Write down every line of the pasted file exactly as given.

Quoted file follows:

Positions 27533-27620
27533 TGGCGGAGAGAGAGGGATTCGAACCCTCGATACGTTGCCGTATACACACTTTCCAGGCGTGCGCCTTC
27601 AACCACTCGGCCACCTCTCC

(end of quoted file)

Positions 27533-27620
27533 TGGCGGAGAGAGAGGGATTCGAACCCTCGATACGTTGCCGTATACACACTTTCCAGGCGTGCGCCTTC
27601 AACCACTCGGCCACCTCTCC